Berkeley Fluids Seminar
University of California, Berkeley
Bring your lunch and enjoy learning about fluids!
Monday, March 13, 2017
3110 Etcheverry Hall, 12:00-13:00
Abstract: In the time of big data, it is still difficult to make informed decisions to rebuild our crumbling infrastructure and invest in “the infrastructure of tomorrow” that is resilient to climate change and sea-level rise. A data dilemma is preventing data from supporting decision making. On the one hand, data are being overwhelmingly produced by sensor networks, high-resolution remote sensing, and large-scale parallel computing, but we still lack tools to translate data into information and insights that can inform decision making. On the other hand, data resolution and coverage may not meet decision makers’ needs. My research strategy is fusing mechanistic modeling and data-driven analysis to address these issues. I performed a series of numerical simulations for San Francisco Bay to examine various shoreline scenarios and a series of short and long-term sea-level variability. A new Model Order Reduction technique -- Dynamic Mode Decomposition was applied to interpret the complicated tidal dynamics in space and time. An inverse method was developed to quantify the interaction of coastal infrastructure and storm events. A sensitivity analysis was performed to reveal the spatial interdependence of coastal protection infrastructure around San Francisco Bay. At last, I will introduce my recent big-data work, which is aiming to address the resolution and coverage issue of the urban flooding datasets.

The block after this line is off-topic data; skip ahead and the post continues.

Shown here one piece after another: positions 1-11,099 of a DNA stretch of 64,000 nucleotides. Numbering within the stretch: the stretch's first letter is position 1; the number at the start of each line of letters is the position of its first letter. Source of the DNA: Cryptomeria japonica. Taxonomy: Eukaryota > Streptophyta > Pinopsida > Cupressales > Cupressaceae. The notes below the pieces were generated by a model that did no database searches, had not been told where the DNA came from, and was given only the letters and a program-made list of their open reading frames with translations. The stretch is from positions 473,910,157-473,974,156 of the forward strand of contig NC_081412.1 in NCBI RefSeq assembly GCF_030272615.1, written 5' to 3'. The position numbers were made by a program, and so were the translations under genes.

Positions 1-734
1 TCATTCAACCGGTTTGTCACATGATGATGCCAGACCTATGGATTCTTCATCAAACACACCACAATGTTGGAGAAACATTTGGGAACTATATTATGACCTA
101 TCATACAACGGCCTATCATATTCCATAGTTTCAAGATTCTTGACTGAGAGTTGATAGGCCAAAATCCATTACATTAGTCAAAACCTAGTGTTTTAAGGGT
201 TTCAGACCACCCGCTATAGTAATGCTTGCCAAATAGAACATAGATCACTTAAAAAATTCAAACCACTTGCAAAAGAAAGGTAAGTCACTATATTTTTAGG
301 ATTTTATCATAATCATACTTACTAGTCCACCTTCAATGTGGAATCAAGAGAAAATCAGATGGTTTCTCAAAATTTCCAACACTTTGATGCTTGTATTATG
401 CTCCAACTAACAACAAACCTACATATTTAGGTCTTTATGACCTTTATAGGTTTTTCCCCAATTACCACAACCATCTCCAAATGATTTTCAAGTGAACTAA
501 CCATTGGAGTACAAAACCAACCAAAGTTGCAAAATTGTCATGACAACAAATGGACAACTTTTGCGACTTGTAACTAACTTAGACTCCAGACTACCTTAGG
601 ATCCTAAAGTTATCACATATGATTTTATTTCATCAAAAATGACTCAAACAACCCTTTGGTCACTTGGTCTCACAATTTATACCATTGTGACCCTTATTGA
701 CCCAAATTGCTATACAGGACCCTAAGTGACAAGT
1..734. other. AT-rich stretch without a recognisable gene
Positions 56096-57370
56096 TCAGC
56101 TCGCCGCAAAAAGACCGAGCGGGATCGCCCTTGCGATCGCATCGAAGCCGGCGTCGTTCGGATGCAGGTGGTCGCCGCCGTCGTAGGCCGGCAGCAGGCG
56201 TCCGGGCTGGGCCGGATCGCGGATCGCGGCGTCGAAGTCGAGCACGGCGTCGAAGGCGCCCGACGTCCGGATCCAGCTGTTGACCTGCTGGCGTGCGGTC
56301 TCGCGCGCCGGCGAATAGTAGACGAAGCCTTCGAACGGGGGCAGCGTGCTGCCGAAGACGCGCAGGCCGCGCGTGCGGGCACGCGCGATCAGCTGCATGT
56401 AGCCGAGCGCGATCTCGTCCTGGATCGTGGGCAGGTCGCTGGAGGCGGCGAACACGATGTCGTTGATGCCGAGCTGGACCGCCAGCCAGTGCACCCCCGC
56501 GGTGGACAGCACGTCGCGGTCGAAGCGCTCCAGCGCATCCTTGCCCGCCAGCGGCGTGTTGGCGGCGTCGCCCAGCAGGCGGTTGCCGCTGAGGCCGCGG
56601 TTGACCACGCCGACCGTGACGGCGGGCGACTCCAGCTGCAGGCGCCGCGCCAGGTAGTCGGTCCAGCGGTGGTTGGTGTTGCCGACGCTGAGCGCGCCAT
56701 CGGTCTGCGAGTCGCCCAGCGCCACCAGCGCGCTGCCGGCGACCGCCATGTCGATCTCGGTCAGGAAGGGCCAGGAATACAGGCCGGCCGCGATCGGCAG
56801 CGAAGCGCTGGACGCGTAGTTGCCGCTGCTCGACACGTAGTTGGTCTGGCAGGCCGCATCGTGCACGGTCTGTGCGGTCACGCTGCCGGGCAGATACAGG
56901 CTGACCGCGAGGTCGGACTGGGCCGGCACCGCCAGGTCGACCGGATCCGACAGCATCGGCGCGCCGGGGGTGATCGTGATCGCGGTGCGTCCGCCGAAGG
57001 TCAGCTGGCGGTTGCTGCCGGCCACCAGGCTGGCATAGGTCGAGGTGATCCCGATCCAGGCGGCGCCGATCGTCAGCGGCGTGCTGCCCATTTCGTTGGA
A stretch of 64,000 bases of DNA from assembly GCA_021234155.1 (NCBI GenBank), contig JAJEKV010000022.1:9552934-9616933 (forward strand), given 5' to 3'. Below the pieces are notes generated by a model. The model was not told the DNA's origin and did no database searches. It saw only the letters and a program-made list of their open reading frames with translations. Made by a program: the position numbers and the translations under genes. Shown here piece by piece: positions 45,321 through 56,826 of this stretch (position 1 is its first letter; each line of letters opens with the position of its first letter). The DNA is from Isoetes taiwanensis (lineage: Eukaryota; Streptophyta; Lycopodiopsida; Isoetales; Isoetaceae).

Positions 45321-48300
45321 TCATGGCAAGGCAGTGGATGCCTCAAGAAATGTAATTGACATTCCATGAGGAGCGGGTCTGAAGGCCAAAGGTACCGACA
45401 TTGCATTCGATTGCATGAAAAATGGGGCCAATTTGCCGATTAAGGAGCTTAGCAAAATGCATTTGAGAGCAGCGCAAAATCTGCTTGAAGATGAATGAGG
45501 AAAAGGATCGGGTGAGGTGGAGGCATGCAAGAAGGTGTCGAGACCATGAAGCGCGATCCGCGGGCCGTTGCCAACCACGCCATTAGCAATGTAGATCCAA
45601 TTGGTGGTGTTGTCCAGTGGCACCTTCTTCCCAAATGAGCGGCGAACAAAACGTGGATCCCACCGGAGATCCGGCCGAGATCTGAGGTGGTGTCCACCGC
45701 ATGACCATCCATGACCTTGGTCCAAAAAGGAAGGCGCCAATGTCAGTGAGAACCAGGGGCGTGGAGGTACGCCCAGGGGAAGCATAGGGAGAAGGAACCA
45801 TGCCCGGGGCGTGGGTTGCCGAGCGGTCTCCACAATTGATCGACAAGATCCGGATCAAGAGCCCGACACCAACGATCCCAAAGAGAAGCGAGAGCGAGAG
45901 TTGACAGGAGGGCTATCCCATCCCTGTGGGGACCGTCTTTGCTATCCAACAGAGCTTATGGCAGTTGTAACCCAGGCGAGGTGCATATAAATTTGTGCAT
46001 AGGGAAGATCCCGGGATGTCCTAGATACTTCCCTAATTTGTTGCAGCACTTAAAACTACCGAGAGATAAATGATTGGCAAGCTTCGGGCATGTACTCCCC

Bio: Ruo-Qian (Roger) Wang is a Postdoctoral Scholar at Civil and Environmental Engineering at UC Berkeley. He has conducted Postdoctoral research at Mechanical Engineering and Tata Center for Research and Technology at MIT. He has obtained Ph.D. in Environmental Fluid Mechanics at MIT, a Master degree from Singapore-Stanford Partnership (Nanyang Technological University /Stanford University), and a Bachelor degree from Beihang University, China. He was also a research engineer in Singapore-MIT Alliance for Research and Technology Center before coming to MIT. His Ph.D. work was about jets and plumes, and his current research focuses on sea-level rise, infrastructure resilience, and urban flooding.